October 31, 2005: Less than three weeks after launching video downloads with iTunes 6, Apple reveals that it has already sold more than 1 million music videos.
Apple’s dive into the online digital video market — with 2,000 music videos, Pixar short films, and a selection of hit TV shows for $1.99 — was the logical next step after selling individual songs on iTunes. Passing the 1 million download benchmark so quickly suggests the plan is a roaring success.
iTunes video: A logical step
As with so much of what Apple has done over the years, the choice to start selling shows and other video content came at the perfect time. YouTube was still in its infancy (hence people paying money for music videos). However, increased high-speed internet penetration now made video streaming possible for ordinary users.
I got my first broadband connection around this time. Previously, anything more than downloading a short video clip had been totally unfeasible. Getting broadband was like being blasted into the future.
Apple has a long history of letting users watch videos on their machines. As far back as the 1980s, Apple experimented with demos, like Steve Perlman’s QuickScan, that allowed video playback to run on a Mac. In 1991, Mac users became able to use QuickTime, which served as the standardized video tool for computer users for a long time.
By 2005, Apple was working toward a future in which it would produce mobile devices able to support video. This was crucial if downloading music videos and other material was going to live up to its potential — just as the iPod had been key to iTunes music downloads.
iPod Classic with video
In October 2005, Apple launched the fifth-gen iPod Classic, which introduced video playback for the first time, courtesy of a larger-than-ever screen.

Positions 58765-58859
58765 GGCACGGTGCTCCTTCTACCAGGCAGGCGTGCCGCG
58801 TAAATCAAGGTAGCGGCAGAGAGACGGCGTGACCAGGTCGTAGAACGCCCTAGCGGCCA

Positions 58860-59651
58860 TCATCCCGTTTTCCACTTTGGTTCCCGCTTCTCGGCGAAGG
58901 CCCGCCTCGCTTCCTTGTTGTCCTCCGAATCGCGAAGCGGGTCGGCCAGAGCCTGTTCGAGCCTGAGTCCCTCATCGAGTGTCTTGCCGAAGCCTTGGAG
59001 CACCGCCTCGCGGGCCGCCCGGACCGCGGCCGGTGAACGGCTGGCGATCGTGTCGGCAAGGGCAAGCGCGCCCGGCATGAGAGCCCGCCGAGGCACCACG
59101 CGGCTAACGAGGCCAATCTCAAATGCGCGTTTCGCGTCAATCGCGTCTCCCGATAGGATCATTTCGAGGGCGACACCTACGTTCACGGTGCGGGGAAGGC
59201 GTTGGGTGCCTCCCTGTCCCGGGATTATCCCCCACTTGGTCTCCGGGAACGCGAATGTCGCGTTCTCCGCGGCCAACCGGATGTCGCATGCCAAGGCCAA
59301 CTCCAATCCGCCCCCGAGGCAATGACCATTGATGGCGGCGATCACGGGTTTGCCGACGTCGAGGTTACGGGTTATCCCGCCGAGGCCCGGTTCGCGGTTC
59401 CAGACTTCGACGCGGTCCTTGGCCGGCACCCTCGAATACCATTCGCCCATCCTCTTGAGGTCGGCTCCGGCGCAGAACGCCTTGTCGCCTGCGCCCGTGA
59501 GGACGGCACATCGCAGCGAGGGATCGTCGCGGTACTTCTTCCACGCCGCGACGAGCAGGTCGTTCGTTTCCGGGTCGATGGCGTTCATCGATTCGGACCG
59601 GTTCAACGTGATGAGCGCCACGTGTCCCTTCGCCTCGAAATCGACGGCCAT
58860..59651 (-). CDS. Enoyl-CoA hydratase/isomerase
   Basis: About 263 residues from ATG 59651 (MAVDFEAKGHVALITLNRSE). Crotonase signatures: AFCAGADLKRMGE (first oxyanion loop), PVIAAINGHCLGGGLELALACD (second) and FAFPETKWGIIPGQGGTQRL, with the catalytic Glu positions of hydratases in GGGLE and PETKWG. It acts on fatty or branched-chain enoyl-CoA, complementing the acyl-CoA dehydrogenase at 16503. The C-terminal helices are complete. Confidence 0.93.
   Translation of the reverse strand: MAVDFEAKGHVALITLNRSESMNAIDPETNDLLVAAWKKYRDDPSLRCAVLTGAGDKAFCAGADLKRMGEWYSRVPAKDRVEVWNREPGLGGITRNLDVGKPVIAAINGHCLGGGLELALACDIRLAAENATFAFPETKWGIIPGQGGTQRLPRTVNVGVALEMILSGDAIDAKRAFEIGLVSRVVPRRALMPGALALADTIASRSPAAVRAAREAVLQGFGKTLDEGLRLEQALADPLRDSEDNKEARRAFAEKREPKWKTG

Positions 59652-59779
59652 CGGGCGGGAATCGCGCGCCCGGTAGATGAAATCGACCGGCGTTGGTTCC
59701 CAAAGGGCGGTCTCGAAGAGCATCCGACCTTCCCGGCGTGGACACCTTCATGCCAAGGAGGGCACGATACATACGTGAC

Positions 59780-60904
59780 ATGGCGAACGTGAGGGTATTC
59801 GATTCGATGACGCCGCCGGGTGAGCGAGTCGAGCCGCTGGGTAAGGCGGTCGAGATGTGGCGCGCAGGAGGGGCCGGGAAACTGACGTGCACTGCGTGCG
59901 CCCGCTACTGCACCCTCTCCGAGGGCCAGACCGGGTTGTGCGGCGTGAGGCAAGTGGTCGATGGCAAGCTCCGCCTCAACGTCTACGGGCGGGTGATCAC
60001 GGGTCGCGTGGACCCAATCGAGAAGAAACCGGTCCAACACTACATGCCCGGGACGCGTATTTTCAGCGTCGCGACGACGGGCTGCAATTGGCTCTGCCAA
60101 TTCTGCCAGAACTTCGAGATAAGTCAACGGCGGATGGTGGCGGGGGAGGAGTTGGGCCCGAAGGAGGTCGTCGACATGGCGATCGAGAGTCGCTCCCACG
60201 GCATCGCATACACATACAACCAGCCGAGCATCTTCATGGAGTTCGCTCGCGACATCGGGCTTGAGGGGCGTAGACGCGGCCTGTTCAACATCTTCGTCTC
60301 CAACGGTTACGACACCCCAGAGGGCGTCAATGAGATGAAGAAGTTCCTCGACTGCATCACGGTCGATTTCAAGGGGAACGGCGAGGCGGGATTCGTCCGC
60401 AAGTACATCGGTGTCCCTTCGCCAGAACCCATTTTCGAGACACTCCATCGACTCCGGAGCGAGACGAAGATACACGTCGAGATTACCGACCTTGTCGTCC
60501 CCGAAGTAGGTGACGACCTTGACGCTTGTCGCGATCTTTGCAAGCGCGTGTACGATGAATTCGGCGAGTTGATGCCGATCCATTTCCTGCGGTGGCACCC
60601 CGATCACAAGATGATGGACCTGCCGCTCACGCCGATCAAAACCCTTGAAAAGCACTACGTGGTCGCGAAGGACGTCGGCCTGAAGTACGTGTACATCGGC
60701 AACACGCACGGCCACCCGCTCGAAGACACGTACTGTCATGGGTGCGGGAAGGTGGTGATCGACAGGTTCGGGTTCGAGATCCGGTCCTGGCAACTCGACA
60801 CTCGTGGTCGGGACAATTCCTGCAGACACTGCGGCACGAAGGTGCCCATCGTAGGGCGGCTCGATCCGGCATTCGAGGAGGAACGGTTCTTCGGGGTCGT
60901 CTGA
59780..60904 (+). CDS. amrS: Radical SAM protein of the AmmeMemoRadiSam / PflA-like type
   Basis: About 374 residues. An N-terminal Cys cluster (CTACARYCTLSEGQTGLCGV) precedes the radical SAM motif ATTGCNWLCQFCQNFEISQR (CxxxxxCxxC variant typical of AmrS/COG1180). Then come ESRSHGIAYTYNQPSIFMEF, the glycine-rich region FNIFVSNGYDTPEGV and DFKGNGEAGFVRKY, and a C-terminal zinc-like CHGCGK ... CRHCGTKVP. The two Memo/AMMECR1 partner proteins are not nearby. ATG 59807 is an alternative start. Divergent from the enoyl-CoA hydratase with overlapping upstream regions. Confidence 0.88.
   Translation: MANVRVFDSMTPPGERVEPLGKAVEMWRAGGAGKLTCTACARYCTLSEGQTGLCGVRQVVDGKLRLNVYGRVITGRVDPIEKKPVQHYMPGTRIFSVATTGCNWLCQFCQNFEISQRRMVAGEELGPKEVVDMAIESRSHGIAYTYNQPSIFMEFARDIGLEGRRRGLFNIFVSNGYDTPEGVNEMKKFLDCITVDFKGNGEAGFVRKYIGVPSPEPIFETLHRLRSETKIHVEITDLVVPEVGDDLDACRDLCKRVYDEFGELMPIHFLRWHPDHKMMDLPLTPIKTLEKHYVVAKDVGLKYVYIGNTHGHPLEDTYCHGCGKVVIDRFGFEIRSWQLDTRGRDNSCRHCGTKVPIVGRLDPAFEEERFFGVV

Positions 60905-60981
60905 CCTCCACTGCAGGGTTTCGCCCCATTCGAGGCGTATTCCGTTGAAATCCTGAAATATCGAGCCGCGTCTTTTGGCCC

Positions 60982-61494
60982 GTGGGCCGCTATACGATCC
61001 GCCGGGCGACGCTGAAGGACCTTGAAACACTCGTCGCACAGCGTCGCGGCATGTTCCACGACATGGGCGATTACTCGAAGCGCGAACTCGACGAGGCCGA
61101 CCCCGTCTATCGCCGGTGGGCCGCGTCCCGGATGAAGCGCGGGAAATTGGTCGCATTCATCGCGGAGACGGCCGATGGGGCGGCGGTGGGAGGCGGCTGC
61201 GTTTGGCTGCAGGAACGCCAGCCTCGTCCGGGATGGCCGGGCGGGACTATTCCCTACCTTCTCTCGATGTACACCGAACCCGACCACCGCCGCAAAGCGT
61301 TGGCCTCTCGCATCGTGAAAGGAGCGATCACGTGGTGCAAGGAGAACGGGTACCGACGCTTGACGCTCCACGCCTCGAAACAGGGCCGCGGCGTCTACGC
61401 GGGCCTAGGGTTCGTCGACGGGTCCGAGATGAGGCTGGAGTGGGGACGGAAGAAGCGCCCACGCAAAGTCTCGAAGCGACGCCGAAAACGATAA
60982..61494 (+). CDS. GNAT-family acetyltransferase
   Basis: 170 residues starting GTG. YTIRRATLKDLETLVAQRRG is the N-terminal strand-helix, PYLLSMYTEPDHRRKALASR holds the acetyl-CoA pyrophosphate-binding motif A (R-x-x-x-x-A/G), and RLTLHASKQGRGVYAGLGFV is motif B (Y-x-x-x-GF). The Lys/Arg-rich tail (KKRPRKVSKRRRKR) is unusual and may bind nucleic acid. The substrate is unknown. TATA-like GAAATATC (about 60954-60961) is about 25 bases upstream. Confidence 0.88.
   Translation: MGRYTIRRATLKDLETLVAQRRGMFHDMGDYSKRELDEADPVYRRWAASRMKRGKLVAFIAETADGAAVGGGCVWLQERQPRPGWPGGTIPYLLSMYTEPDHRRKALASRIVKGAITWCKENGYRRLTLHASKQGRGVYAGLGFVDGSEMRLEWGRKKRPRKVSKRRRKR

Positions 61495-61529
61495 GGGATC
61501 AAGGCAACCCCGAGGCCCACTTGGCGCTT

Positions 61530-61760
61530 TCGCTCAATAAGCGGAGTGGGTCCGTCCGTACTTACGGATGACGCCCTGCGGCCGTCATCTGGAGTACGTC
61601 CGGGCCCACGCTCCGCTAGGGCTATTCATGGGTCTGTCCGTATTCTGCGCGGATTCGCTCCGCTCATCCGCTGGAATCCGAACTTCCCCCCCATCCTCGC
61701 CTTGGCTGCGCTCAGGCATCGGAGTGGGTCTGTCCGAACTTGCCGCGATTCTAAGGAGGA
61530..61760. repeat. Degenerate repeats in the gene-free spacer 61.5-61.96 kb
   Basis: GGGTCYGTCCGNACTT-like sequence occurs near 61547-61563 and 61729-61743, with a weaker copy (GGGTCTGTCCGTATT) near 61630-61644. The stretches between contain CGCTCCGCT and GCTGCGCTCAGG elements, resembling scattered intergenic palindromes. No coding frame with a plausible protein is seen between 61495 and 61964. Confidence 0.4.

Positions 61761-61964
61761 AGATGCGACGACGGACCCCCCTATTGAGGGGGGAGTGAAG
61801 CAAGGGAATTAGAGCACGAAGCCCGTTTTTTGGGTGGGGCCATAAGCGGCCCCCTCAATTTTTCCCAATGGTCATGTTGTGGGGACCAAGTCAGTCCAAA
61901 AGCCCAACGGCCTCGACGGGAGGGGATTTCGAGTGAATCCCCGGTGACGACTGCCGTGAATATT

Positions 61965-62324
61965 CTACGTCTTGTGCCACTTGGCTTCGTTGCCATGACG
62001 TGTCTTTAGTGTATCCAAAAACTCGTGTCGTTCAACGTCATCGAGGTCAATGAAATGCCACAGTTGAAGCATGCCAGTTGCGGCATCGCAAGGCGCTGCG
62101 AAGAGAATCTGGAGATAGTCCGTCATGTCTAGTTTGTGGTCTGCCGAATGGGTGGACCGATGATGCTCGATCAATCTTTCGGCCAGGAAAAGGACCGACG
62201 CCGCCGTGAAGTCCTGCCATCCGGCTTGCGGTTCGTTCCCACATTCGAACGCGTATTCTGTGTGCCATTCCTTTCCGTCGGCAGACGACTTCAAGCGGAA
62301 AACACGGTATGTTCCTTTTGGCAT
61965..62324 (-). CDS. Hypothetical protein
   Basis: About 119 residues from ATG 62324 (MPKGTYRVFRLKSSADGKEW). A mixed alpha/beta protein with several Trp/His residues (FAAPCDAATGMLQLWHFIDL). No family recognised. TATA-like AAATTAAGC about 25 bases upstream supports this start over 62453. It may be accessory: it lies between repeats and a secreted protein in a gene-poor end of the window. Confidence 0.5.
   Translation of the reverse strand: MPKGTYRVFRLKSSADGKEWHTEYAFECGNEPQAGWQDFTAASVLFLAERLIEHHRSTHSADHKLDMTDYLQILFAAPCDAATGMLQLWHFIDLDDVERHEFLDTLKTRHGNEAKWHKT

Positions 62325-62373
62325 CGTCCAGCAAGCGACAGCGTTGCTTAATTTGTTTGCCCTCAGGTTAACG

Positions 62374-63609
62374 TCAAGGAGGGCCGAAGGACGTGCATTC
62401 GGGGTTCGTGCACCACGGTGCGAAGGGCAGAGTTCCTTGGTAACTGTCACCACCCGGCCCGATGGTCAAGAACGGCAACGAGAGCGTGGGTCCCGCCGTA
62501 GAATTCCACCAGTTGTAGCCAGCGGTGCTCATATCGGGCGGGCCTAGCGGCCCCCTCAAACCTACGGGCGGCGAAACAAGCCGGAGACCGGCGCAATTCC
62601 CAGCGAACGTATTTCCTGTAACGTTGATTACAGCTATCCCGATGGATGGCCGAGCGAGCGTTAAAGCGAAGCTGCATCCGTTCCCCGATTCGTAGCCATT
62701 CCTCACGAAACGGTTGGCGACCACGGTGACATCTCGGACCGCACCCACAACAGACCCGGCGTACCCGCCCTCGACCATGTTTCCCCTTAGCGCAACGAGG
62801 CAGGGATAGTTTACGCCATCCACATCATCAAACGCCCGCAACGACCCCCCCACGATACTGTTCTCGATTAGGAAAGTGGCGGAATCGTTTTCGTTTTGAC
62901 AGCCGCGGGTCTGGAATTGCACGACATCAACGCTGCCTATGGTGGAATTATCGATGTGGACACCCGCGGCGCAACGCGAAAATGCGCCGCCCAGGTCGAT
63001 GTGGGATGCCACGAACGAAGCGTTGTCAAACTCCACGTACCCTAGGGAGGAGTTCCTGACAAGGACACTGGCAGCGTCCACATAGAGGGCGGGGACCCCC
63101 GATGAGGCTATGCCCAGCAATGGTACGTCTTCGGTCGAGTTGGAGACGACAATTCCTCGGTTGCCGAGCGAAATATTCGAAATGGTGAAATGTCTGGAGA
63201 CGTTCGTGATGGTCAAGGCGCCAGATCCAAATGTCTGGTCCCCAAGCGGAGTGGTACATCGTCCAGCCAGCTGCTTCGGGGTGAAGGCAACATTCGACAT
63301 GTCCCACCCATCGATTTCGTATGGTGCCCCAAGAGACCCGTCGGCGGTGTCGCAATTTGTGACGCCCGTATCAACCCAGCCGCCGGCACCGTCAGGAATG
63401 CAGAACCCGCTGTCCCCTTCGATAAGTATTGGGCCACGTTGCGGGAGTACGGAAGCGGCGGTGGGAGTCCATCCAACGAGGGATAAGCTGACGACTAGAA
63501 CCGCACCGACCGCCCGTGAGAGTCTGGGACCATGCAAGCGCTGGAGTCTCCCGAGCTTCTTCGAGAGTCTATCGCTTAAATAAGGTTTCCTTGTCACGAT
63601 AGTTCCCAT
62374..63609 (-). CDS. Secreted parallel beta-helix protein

According to the biography Becoming Steve Jobs, the Apple chief pitched new Disney CEO Bob Iger on the idea of opening up his shows to digital distribution by showing him the new video iPod. “Would you consider putting your TV shows on this?” Jobs asked. Iger answered in the affirmative without missing a beat.
Ultimately, Apple secured deals to sell downloads of hit shoes like Desperate Housewives, Lost and Grey’s Anatomy. The music video offerings merged this new focus on video with Apple’s existing deals with record labels. Videos by artists like Michael Jackson, Fatboy Slim and Kanye West helped push iTunes past the 1 million downloads mark.
All about context
Today, when top YouTubers score millions of hits within days and Psy’s “Gangnam Style” video racks up 2.9 billion views, the idea that Apple would have put out a press release to crow about hitting 1 million music video downloads seems astonishingly quaint. However, at the time it was big news. It also laid the foundation for Apple expanding into a whole new area of business.
Here in 2017, Apple isn’t just distributing video, but producing its own. Its first efforts in this department have been the critical misfires Planet of the Apps and Carpool Karaoke: The Series. But Apple is now supposedly readying $1 billion to spend on launching additional shows. A recent mass hiring of employees suggests that Apple’s next wave of green-lit shows is on the horizon.
Do you remember the first music video or TV show you downloaded using iTunes? Leave your comments below.